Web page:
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Malaga

 

The city of Málaga is well worth a visit if you are spending some time anywhere in Andalucia. Although in the past it has been considered a poorer cousin to cities like Seville, Málaga has recently benefitted from regeneration and investment and now enjoys high status as an important cultural destination in its own right. An easy trip from El Chorro, a visit is highly recommended.

Malaga provides some impressive historical architecture, buildings and monuments dating back to Roman times alongside lots of quaint and interesting museums. There is a host of cafes, bars, restaurants and hotels offering great food, as well as plenty of art, fashion and beautiful outdoor park areas. It successfully blends the old and the new: the juxtaposition of its new leisure complex in the port and its trendy new rooftop terraces, bars and pools with the ancient and impressive architecture of its older and historic buildings really works. It is a city that has a cosmopolitan and stylish feel and is buzzing with bohemian energy at the same time as retaining its traditional Andalucian quality.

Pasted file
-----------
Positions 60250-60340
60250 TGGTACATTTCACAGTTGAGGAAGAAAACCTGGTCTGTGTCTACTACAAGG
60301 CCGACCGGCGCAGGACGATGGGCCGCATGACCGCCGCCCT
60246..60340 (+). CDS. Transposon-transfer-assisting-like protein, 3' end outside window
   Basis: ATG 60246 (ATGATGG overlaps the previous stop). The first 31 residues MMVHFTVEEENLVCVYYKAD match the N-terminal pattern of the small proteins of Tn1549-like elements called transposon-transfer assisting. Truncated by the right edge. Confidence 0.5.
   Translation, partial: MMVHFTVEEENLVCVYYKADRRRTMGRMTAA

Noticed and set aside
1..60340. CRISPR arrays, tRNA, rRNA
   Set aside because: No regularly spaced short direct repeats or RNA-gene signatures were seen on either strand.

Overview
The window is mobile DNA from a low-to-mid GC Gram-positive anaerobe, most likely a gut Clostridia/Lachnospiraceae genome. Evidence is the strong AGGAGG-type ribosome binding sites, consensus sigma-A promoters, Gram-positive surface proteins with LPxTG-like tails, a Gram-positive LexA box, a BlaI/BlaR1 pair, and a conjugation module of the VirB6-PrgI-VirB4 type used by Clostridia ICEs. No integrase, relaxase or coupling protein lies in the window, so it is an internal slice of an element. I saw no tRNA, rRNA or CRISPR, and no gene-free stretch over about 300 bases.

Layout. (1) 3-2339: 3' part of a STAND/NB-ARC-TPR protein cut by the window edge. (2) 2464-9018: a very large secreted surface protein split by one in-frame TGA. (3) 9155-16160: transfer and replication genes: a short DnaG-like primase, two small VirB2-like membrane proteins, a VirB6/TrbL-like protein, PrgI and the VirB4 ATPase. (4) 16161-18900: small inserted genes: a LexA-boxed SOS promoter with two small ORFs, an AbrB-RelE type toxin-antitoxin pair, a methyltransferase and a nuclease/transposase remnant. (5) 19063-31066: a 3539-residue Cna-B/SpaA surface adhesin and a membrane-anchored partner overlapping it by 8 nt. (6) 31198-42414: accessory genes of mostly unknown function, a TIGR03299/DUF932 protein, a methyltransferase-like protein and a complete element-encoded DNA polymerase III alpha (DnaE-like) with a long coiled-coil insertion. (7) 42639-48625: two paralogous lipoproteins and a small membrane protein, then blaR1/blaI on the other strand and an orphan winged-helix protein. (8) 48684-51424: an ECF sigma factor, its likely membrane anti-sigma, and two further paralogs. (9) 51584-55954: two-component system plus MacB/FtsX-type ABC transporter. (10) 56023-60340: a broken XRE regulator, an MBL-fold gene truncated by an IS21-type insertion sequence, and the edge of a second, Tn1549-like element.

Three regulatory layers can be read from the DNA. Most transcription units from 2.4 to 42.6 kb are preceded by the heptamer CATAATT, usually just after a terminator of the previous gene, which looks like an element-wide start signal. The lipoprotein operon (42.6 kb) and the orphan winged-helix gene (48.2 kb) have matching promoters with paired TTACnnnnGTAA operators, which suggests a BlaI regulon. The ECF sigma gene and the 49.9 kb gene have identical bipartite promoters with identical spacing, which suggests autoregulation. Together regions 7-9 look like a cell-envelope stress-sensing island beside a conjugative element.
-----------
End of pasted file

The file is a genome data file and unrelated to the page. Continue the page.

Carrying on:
Málaga has more museums than any other city in Andalucia - the opening of the Picasso Museum in 2003 was a key event in triggering the city's cultural rebirth. From wine to cars to art, there is literally a museum in Málaga for everyone. Although some of the buildings demonstrating Malaga's cultural heritage have been destroyed over the years (particularly during the Spanish Civil War) there are plenty left to provide historical interest: the Moorish Alcazaba fortress dating back to 1065; the Castillo de Gibralfaro; the Baroque Cathedral (La Manquita); the Roman Theatre; and lots of churches.

For art lovers, there is the Picasso Museum, the Carmen Thyssen Museum showing a collection of traditional Andalucian art, as well as all of the museums that focus on art, archaeology or glass, not to mention the new arty SOHO district with its exciting bohemian edge.

You will find no end of food experiences in Málaga, from humble tapas bars to chiringuitos on the beach to Michelin-starred restaurants and rooftop terraces - there is something to suit everyone's budget. Visit Calle Larios if you want somewhere to start.

From El Chorro it is just over an hour's drive into Málaga. You can either take the A343 through Álora and then onto the A357, or you can get straight onto the A357 from Ardales and that takes you all the way into the city. There are three trains a day from El Chorro into Málaga station or a more frequent service from Álora - ticket prices are cheap at just over ten euros for a return ticket. You do need to go online to check train times - it is notoriously tricky to get hold of a hard copy timetable!